Tintern Abbey, Gwent.

Our recent jaunt to Wales included a trip to Tintern Abbey.

We’d visited White Castle earlier on the same day, which I’d enjoyed enormously, it felt like such a rare find. Although both the Other Half and I had been to Tintern previously, neither of the Daughters had ever been, and as we were so close, we decided to drive there next.

I was a little nervous about it. I hadn’t been to Tintern for so long, I assumed it would have become an even bigger and more commercialised attraction than it had been way back in the 1970s (which was the last time I went). My experience with Fountains Abbey, where so much about the visitor experience has altered over the years, must have been playing at the back of my mind.

But when we got there, having hugged the route of the marvellous River Wye, I wasn’t disappointed. Tintern has retained its gothic charm.

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If I’m honest, Tintern doesn’t exactly ignite my heritage juices in the way some other ruins do. I’m not sure why that is, after all it has everything you’d expect, I just don’t seem to be able to ‘tune in‘ to the history there.

But there’s no denying the magnificence of the ruins or the scale of the building that must have stood on the site before the Reformation struck there in September 1536.

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But don’t let my peculiar vagaries put you off. Tintern, the first Cistercian foundation in Wales, which dates from 1131, is undoubtedly magnificent. I was particularly interested in the fact that you get a good appreciation of the buildings that adjoined the principle church, and this in turn gives you an excellent understanding of the way of life of the monks who lived and worshipped there in medieval times.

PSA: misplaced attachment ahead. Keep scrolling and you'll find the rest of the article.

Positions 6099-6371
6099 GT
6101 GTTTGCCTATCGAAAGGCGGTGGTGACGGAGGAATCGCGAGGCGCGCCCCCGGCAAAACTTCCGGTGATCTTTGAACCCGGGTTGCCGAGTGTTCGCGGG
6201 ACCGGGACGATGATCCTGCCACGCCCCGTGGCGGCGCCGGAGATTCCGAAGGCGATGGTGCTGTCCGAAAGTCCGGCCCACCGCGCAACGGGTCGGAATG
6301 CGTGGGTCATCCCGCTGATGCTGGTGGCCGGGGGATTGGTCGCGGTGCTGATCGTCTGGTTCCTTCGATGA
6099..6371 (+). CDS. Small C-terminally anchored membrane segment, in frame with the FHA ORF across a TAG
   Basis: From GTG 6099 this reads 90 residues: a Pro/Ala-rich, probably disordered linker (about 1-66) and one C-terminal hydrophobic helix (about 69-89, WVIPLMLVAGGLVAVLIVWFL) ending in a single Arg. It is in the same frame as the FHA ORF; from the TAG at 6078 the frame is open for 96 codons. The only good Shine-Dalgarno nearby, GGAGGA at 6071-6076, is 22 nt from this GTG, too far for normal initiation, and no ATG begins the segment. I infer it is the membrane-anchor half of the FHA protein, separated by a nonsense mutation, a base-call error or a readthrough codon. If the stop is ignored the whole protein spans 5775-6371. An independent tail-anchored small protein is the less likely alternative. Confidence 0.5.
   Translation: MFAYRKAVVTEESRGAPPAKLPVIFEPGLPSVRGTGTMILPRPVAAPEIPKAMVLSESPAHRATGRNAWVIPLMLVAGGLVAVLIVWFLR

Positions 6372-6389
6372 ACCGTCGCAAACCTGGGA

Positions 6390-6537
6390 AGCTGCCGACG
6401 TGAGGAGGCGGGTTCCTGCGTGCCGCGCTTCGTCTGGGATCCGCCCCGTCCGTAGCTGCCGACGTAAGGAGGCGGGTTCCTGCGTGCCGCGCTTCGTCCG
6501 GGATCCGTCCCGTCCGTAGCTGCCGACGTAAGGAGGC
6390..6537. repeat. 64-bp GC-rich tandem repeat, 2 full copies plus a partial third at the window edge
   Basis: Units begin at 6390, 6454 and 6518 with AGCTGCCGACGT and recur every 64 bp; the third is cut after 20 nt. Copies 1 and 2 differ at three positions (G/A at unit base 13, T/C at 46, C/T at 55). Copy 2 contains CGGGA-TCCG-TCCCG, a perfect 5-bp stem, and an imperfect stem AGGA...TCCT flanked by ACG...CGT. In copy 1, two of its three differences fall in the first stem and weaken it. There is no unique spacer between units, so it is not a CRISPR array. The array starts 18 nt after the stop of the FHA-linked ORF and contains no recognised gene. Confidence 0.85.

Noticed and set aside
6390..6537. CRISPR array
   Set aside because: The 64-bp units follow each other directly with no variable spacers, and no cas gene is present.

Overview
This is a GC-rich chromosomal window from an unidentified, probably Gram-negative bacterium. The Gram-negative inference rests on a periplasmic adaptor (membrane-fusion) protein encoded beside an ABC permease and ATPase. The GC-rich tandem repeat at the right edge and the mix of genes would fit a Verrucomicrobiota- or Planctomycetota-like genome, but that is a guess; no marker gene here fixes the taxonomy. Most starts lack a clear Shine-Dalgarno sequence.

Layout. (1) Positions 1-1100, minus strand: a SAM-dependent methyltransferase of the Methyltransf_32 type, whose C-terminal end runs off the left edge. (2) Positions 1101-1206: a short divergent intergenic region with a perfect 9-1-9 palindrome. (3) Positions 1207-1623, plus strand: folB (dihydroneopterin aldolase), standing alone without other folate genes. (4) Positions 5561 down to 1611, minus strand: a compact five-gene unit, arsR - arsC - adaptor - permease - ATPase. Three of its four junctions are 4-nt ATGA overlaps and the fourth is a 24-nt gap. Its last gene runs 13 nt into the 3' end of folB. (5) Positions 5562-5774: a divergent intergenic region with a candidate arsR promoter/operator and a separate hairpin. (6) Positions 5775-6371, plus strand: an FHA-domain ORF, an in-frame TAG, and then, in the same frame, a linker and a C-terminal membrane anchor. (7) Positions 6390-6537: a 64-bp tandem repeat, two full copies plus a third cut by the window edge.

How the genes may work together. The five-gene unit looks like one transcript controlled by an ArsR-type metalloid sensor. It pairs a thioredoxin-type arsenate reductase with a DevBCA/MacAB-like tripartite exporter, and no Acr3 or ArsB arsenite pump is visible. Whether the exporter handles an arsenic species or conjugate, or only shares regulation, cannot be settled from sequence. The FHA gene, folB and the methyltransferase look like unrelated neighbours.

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For me, I think perhaps this was the best part of the visit, and the information boards here are very good, which does help stimulate the imagination.

The BBC have recently aired several programmes on a gothic theme. Well, Tintern could easily claim to have been a pioneer in the trend to establish the genre in the popular imagination. It has featured in the works of Wordsworth and Turner, and indeed many other artists and filmmakers ever since.

And I wonder if that is the special quality of TIntern. Many ruins are atmospheric for me, because they feel like portals into the past, whereas at Tintern, I get the feeling that although its original purpose has changed, it has gone on to have a new life. It may have started life in the 12th century, but it’s still fuelling artistic imaginations 900 years later. Tintern seems to look both backwards into history and also forward into the future.

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I must go back again.

For visitor information go to the Cadw site for full details.

There are lovely pubs and tearooms nestling beside the Abbey – still a great place for a day out.

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3 thoughts on “Tintern Abbey, Gwent.

  1. Jo Woolf says:

    I love your dream-like photos, Anny. Tintern is another place I’ve never visited, but would love to do so. I am intrigued by your last pic, of the double doorway (with a smaller door within one of them!) Why? And is the smaller door for when it was very windy (or for smaller bishops??) 😀 I understand your mixed feelings about the whole visitor experience – information boards, while being very informative, sometimes have too much of a cleansing effect.

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